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Constant of gravitation-what is that?

  1. Sep 26, 2005 #1

    Since I'm a beginner I hope the following questions can be exaplined layman's terms

    Newton's gravitational law says that

    F = G*m1*m2/r^2

    G is called constant of gravitation, but what does this constant represent
    and what is its use in the above formula.
    And how did we derive it?

    thank you very much
  2. jcsd
  3. Sep 26, 2005 #2
    I think you would have to stop being a layman once you understood the gravitional constant and admit to bing a genius
  4. Sep 26, 2005 #3
    However in simple terms it a constant that scales how we find the force the of gravitional attraction between bodies.

    It is a very small effect, if G was big then we would notice that lumps of lead would stick together, as we dont normally see this without very sensitive equipement then we know that G is small
  5. Sep 26, 2005 #4
    It is not derived, it is measured, it is a universal constant, it can be converted into what ever measurement system you are using but it just comes from the fact that if you set a mass a distance from another mass then there is a tiny measurable force. It is all alround you all the time and it applies to every mass everywhere in the universe

    It is best detected with gold or lead spheres as they can be made small and massive (have high mass?) to maximise the force
  6. Sep 26, 2005 #5
    A-I guess I'm missing the obvious here since I don't get why we need to put constant that shows tiny force inside

    F = m1*m2/r^2

    formula in order to calculate forces between planets?

    B-I assume it was measured only recently (in the 20 century) , but still G was somehow derived from kepler's

    F = 4*PI^2*K*m/r^2

    even if its value was not known. How ?
  7. Sep 26, 2005 #6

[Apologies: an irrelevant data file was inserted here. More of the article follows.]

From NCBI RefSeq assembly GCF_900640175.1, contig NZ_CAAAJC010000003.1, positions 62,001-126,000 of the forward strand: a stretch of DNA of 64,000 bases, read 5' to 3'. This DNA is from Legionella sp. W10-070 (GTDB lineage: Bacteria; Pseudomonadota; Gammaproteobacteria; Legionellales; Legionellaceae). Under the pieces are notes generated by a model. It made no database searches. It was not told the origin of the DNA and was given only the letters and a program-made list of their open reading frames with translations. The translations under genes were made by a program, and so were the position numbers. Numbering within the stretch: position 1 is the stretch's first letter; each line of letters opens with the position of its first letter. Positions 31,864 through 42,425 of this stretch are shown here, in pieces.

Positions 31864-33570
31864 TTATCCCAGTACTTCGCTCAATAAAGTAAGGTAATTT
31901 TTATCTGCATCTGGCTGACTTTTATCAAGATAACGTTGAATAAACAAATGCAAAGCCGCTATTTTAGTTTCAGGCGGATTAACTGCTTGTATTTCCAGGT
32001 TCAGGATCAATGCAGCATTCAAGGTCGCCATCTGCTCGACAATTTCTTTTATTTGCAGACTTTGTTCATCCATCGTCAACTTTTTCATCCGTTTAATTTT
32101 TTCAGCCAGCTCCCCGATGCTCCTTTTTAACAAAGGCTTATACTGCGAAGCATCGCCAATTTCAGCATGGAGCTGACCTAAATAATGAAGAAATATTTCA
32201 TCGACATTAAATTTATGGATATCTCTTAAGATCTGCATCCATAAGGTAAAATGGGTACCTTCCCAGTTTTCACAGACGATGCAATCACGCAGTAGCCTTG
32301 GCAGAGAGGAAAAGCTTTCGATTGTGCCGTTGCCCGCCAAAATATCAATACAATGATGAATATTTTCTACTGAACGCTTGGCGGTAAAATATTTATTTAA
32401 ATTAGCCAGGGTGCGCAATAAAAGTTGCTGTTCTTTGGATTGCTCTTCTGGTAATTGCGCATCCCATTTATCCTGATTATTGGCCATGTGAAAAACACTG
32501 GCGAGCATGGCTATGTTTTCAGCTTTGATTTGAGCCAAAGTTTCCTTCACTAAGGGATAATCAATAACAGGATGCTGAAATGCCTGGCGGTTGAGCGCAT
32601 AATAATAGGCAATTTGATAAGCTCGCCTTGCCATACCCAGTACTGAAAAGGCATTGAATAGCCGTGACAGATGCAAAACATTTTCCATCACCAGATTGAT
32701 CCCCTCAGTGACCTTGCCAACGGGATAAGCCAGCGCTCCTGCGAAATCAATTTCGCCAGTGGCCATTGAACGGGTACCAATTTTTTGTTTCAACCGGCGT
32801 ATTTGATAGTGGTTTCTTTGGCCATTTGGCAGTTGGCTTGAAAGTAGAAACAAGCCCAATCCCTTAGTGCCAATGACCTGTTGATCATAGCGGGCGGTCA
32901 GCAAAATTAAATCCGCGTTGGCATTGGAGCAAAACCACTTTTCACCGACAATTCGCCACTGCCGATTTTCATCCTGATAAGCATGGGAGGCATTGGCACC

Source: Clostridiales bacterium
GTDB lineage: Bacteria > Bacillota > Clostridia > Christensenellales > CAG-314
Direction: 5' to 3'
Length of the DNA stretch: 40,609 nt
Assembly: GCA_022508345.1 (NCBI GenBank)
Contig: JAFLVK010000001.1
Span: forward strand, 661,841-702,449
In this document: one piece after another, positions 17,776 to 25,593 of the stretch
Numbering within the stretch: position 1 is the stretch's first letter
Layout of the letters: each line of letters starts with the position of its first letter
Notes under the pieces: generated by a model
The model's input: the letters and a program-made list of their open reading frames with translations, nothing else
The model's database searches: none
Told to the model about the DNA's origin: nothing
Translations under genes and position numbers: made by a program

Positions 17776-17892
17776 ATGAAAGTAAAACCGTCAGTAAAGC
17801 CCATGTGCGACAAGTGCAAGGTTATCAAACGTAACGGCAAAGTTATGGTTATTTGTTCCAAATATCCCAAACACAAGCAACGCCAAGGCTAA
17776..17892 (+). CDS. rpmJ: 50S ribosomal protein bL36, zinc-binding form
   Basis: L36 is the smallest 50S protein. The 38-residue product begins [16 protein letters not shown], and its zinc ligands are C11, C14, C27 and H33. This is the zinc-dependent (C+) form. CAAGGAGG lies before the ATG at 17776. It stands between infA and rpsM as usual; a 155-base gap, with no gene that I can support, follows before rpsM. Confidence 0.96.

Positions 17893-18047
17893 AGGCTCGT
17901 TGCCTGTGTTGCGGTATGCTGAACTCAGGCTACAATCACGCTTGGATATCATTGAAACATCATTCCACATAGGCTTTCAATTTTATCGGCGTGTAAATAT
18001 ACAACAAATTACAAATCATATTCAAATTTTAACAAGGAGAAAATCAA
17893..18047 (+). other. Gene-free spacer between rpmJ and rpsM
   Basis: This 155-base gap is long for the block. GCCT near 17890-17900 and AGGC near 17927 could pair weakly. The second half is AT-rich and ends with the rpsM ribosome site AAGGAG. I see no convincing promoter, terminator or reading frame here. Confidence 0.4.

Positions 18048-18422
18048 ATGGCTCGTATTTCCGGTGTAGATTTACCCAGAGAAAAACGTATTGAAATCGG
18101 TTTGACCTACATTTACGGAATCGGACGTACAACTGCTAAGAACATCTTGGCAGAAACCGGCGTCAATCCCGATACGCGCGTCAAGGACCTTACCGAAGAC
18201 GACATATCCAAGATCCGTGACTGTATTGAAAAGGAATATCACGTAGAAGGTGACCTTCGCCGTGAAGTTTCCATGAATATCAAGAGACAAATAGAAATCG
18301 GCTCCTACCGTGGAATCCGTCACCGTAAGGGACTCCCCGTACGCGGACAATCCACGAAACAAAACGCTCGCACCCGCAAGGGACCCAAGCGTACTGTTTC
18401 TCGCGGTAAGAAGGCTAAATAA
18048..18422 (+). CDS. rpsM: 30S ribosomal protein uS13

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    Staff: Mentor

    Because we don't get the correct force if we don't include that constant. Or are you really asking, "why does the constant G have the particular value that it has?" The answer to that question is, "Nobody knows." It's one of the fundamental constants of nature, like the speed of light in a vacuum, and Planck's constant. So far, there is no generally accepted theory that "explains" the value of any of these constants.

    Actually, G was first measured in the late 1700s, by Henry Cavendish. He measured the tiny force between two objects in his laboratory and calculated G from the known values of m1, m2, r and F. Some universities do a modern version of this experiment as an undergraduate lab exercise. A Google search for "Cavendish experiment" will give you some details.
  8. Sep 26, 2005 #7

    But how was G derived from kepler's formula

    F = 4*PI^2*K*m/r^2

    by newton?
  9. Sep 26, 2005 #8
    I see your confusion, history of science is not adiquately linked to science

    firstly the equation you refer to as kepler's is not a discoverys made by him. It is derived his observations and law combined with newton's laws of motion F=ma and a crude (but valid) analysis of circular motion (the motion of the planets not being circular is the fly in the ointment).

    you need to read http://en.wikipedia.org/wiki/Torsion_bar_experiment
  10. Sep 26, 2005 #9
    I will read it thanx

    But I still am not shure how much of this stuff do I actually have to know ...meaning how deep must I go ( first year of highschool ) ?
  11. Sep 26, 2005 #10
    cavendish's experiment is sometimes refered to as the experiment that weighed the earth

    you need to understand the sequence of observations and laws

    firstly kepler made an empirical law about the orbits and periods of planets (empirical means that he could say it was true but could not explain why)

    then Newton devised some laws of motion that defined the concept of Forces causing acceleration and motion

    then Newton looked at the planets and decided that motion of the planets could be explained by a law that had to have a form of F=GMm/r^2

    BUT the problem was that he could not say what G was!!!!!

    Why? because he did not have a planet he could take apart and measure the mass of, all he could say was that if he saw a planet with moons orbiting it then it had a mass relative to the sun's mass.

    Try it out for your self, the solar system is keplarian with given constant, the jupiter system is keplarian with a different constant. What Newton did was to say that it is the mass that sets the constant, however he couldn't give the mass in absolute terms, only in relation to the observed systems.
  12. Sep 26, 2005 #11
    probably not that deep
  13. Sep 26, 2005 #12
  14. Sep 26, 2005 #13
    In addition, most physical laws are like that in that the originator empirically observes that one variable is proportional to some function of other variables, and has to determine the constant of proportionality that fits the units he is using. It is common in theoretical physics to use units that correspond to key constants of proportionality being set to unity (1).
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